Speech enhancement via adaptive beamforming
Date of Issue2016
School of Electrical and Electronic Engineering
Beamforming is an array signal processing technique for extracting signals from one or more directions while suppressing noise from other. Applications of the technique include direction-of-arrival (DOA) estimation of signal sources and directional signal enhancement. In the past decades, several beamforming approaches have been proposed. Among them, adaptive beamformer estimates the filter coefficients by utilizing knowledge of the signal and environment resulting in its popularity for a nonstationary environment. However, its performance can be degraded significantly due to large number of interferers, room reverberation, and DOA mismatch. Research work documented in this thesis aims to achieve robust speech source extraction using single or distributed microphone arrays in a non-stationary environment with time-varying background noise and multiple speech interferers. In order to reduce the sensitivity of adaptive beamformer to model mismatch, the probability of interference and/or noise occurrence is first estimated and subsequently applied to the optimization process, where only contributions from interference and noise are utilized to ensure minimum distortion of the desired speech signal. The estimated coefficients are then adjusted to relax the restriction of DOA for a reverberant environment. For single array, this probability is obtained using properties of the Hermitian angle. For distributed arrays, the mutual information provides knowledge of the presence of the common desired signal.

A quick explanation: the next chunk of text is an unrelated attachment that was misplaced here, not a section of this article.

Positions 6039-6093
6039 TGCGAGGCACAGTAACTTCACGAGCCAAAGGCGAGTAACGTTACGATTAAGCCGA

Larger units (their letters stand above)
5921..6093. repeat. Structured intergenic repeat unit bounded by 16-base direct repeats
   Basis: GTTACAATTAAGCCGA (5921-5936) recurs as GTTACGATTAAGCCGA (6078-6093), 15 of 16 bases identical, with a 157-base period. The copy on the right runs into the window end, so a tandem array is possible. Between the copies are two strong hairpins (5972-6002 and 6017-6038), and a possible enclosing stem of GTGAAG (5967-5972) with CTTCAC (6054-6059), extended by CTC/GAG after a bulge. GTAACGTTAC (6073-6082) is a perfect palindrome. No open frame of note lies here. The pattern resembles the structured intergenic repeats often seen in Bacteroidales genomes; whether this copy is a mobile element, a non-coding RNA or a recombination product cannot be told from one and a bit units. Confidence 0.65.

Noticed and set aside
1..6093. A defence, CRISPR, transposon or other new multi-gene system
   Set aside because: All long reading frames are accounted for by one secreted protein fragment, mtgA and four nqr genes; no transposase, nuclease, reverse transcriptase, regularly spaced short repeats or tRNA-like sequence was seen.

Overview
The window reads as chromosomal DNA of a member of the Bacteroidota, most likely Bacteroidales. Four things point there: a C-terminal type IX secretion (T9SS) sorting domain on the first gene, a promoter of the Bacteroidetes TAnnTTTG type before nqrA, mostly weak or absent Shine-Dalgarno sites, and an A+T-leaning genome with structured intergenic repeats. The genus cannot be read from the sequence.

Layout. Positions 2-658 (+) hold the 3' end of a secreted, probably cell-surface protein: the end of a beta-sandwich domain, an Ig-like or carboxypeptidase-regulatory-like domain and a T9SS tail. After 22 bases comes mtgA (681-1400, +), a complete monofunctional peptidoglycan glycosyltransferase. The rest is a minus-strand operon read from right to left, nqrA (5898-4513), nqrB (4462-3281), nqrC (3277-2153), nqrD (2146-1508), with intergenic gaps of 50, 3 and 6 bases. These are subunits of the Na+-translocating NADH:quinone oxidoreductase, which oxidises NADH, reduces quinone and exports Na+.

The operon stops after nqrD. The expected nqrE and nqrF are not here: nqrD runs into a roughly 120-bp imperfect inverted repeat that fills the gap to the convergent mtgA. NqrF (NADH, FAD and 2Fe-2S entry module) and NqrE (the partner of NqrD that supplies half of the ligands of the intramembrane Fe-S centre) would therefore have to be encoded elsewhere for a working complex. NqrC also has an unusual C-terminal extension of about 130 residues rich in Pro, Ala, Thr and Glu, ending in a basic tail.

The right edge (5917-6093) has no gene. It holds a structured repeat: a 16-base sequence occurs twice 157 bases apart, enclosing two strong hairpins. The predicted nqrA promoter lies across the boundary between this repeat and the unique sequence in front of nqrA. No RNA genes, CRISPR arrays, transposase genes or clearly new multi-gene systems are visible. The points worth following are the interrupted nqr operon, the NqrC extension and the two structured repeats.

DRNTU::Engineering::Electrical and electronic engineering::Electronic systems::Signal processing